2.4 – Energy Cities proposition 12 - Create and implement a territorial biowaste action plan
Knowing our territories’ resources and flows
Energy Cities is a network of more than 1,000 cities in 30 different countries. Convinced that energy transition is more than a question of renewable energy or advanced technologies, Energy Cities proposes to use resources in a reasoned way, to strengthen local participation and to improve the quality of life in a democratic Europe. In 2014, the network presents 30 proposals for the Energy Transition of Territories.
They are a source of inspiration to think and act differently. To finally turn the page on unsustainable practices that lead us into energy, climate and perhaps economic and social dead ends.
To download : cahier_short_jan2014_en.pdf (6.8 MiB)
Energy Cities proposition 12 - Create and implement a territorial biowaste action plan
The problem at hand
Household, retail and small business waste management is organised on a territorial basis. Waste is increasingly regarded as a resource: as raw materials for recyclable or compostable waste and as energy sources for combustible and, less frequently, methanable waste.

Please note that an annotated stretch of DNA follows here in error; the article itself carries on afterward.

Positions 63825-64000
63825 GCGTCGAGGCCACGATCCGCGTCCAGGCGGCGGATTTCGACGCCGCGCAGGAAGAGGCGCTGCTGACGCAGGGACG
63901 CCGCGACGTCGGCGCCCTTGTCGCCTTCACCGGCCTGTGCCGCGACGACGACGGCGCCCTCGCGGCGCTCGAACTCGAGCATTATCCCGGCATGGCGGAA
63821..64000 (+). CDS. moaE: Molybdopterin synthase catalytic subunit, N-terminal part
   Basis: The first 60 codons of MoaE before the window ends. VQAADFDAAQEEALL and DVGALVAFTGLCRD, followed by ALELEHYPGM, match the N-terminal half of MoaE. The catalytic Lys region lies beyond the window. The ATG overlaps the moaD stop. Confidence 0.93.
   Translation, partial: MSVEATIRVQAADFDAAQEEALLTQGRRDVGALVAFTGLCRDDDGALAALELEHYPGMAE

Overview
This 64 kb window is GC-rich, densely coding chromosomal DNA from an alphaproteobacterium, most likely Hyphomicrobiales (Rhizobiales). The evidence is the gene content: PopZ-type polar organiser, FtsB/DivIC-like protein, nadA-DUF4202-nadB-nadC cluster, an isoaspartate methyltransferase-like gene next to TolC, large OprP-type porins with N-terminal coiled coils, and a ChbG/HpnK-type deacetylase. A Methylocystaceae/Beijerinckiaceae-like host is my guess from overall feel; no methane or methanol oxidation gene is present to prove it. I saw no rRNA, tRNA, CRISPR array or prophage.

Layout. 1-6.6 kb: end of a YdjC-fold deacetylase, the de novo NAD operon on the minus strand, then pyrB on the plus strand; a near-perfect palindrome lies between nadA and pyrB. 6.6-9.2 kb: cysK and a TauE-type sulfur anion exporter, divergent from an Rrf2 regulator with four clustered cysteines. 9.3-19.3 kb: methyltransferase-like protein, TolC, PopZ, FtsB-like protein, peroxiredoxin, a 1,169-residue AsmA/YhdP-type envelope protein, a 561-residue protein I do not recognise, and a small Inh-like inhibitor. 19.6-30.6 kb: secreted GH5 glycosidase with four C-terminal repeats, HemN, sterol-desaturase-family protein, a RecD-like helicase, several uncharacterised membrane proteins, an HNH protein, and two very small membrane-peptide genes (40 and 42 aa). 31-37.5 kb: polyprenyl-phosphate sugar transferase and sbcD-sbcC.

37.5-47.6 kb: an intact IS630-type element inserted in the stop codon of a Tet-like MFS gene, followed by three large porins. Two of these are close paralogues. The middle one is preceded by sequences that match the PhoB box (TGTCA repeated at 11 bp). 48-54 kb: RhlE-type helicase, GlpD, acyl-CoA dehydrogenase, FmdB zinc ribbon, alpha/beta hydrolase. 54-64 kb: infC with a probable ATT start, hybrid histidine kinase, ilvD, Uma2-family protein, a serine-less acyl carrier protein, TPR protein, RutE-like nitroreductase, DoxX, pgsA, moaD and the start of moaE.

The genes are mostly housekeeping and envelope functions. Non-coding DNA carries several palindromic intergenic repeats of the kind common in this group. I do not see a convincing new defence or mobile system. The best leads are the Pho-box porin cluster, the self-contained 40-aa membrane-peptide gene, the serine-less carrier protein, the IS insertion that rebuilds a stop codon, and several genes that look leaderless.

However we still produce a lot of organic waste in many sectors: agri-food business, unsold food products, leftovers from restaurants and canteens, animal faeces, etc. Waste producers are legally responsible for treating their waste. However, it is often impossible to come up with individual, or even sectoral, solutions that are satisfactory from both an economic and a technical point of view. Collective and efficient solutions from an ecological and economic stand should be found on a territorial, multisectoral basis. Waste to energy schemes based on waste methanisation and involving CHP or biogas grid-injections is one solution.
Prepare a territorial plan at regional level for the methanisation of organic waste from the agricultural, agri-food and industrial sectors.
This plan is to list all sources of organic waste and suggest optimal locations for methanisation units. Private companies will be encouraged to build and operate these units. Combined with a land spreading plan, this will prove an efficient solution, avoiding chemical fertilisers and long-distance road haulage.
Conditions for success
Adopting a territorial approach that goes beyond sector-based logics.
Involving waste-generating businesses and their professional organisations.
Taking into account the existence of significant local heat needs and/or of a natural gas network capable of absorbing massive biogas injections.
Privileging the installation of methanisation units on the property of major organic waste producers ready to accept organic waste from smaller producers.
Getting farmers’ associations on board in order to optimise land spreading.